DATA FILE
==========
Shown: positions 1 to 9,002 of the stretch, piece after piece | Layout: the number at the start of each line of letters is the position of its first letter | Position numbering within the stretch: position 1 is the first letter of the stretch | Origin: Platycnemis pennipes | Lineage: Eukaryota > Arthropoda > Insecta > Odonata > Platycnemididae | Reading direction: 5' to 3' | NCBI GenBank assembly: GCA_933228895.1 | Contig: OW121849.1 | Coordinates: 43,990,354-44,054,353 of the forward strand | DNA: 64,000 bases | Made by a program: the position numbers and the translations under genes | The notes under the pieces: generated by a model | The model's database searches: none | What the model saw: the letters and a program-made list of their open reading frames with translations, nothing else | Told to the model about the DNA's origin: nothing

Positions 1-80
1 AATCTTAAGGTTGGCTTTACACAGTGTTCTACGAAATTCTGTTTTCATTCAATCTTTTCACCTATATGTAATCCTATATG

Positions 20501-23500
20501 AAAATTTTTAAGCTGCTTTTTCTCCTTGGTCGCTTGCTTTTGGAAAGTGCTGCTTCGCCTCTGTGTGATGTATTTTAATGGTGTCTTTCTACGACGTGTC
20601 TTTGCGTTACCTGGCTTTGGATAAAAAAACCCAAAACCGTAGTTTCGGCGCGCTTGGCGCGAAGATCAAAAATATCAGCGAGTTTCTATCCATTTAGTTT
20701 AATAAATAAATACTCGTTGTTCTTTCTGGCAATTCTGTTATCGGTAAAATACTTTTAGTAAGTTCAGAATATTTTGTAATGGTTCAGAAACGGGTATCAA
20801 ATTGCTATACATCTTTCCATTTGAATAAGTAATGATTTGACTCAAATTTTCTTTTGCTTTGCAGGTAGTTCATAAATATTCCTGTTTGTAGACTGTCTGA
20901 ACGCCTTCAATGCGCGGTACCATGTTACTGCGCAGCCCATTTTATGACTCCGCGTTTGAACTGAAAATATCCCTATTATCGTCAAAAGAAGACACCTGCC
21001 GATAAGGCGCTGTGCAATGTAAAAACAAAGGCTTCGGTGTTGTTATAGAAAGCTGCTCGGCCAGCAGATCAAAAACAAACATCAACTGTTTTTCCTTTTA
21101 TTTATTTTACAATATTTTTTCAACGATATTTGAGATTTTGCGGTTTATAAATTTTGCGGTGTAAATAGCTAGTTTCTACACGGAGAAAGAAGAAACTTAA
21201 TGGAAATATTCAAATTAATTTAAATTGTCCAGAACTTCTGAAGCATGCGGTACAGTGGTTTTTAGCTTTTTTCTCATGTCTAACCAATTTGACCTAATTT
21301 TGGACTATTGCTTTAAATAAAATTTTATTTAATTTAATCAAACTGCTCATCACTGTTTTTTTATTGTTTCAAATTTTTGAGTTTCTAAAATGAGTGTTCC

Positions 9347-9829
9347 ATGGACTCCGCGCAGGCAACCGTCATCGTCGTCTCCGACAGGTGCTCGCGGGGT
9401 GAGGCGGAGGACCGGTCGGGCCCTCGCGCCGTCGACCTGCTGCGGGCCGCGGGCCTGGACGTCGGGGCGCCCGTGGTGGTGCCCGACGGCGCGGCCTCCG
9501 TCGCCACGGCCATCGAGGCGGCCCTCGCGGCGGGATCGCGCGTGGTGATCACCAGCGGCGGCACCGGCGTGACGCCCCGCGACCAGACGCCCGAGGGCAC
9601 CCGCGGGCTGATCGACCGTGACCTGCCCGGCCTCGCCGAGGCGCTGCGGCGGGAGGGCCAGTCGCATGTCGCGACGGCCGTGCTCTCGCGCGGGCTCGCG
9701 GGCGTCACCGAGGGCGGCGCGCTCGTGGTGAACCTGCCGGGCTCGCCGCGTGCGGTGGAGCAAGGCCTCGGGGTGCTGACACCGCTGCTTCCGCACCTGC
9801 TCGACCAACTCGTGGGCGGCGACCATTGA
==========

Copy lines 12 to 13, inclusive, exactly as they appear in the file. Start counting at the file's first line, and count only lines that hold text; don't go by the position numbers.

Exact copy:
21201 TGGAAATATTCAAATTAATTTAAATTGTCCAGAACTTCTGAAGCATGCGGTACAGTGGTTTTTAGCTTTTTTCTCATGTCTAACCAATTTGACCTAATTT
21301 TGGACTATTGCTTTAAATAAAATTTTATTTAATTTAATCAAACTGCTCATCACTGTTTTTTTATTGTTTCAAATTTTTGAGTTTCTAAAATGAGTGTTCC